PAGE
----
The Shiants are now rat-free

The Shaint Isles in the Outer Hebrides has now been declared officially rat-free, thanks to a four-year partnership project.  A month-long check in February found no signs of rats, and there haven’t been any for two years.  This is brilliant news for the vast colonies of seabirds there.

The EU LIFE+funded Shaints seabird recovery project started  in 2014 and is a partnership between the Nicolson family, Scottish National Heritage (SNH) and RSPB Scotland.  It benefited as well from the help of volunteers and donations.  Over the last four years, the project has focused on making the islands a safe place for seabirds to raise their chicks by removing the non-native black rats that eat the eggs and chicks.  It is thought that seabirds like guillemots, razorbills and puffins will have better breeding seasons in the future.  Around 100,000 seabirds nest here every year.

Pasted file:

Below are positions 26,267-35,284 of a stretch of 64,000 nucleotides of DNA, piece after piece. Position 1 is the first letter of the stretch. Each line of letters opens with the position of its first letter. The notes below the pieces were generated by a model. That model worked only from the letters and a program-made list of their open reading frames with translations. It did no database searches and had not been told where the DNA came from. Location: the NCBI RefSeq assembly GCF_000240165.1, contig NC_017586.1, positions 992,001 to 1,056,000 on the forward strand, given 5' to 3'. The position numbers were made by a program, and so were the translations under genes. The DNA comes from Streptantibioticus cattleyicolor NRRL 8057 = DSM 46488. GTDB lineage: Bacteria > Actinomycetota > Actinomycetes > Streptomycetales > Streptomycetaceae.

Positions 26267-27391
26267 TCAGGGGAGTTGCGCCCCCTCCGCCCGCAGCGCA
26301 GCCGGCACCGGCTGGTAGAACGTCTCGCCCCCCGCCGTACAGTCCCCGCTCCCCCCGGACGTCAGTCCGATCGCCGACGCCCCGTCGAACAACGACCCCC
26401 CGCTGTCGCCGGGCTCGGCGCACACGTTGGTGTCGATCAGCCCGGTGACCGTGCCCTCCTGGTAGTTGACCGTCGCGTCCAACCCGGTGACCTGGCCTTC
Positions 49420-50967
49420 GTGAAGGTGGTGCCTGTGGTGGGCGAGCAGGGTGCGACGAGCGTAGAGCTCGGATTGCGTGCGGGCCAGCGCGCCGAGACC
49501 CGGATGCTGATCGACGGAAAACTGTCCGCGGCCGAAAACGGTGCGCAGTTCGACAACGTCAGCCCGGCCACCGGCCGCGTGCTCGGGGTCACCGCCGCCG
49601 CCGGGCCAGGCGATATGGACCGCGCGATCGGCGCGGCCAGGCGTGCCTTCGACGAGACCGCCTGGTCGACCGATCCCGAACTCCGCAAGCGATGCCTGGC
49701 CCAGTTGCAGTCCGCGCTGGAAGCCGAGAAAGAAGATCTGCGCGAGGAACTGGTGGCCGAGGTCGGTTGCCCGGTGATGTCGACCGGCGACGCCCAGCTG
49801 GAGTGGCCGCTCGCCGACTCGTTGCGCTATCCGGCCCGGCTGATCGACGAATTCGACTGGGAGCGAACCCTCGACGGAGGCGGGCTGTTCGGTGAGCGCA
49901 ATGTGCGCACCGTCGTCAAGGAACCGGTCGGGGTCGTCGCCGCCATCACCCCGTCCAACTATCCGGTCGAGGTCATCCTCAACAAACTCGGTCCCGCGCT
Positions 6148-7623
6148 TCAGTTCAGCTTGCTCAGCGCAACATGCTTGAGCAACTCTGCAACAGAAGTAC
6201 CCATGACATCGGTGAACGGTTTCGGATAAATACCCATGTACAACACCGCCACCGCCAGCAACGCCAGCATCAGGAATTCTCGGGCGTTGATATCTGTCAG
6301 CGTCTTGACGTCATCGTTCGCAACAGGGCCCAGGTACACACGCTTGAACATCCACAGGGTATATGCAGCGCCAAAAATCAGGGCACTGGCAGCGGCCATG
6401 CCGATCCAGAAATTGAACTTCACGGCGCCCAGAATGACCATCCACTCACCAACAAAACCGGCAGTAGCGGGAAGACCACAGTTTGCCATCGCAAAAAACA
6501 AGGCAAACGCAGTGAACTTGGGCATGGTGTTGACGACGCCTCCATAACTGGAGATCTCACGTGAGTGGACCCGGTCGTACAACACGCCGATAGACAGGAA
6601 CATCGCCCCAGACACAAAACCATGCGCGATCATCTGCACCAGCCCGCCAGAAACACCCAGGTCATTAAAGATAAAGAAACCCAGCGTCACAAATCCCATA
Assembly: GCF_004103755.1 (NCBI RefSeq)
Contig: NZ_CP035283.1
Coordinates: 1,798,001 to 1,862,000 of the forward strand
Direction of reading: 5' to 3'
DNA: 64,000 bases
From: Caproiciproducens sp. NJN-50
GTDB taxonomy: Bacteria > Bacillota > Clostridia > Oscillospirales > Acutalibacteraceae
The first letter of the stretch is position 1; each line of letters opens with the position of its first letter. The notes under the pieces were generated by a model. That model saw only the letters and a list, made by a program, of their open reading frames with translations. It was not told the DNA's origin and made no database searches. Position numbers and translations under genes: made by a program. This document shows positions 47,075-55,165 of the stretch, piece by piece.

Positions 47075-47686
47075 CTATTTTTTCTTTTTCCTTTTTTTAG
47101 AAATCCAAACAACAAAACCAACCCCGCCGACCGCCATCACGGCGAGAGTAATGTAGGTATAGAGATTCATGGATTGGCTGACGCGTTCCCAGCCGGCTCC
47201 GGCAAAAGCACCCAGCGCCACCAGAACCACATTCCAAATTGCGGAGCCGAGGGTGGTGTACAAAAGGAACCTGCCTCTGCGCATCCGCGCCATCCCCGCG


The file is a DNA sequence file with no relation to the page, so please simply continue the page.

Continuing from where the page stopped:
Over the past two years, the project has been focusing on bringing back manx shearwaters and storm petrels back to the islands.  These are two species that cannot survive with rats.  The churring call of a storm petrel, recorded on the islands for the last time last summer, was a strong sign that the islands were rat free.

To make sure the islands stay rat free, visitors are being told to check boats and kits for mammalian threats.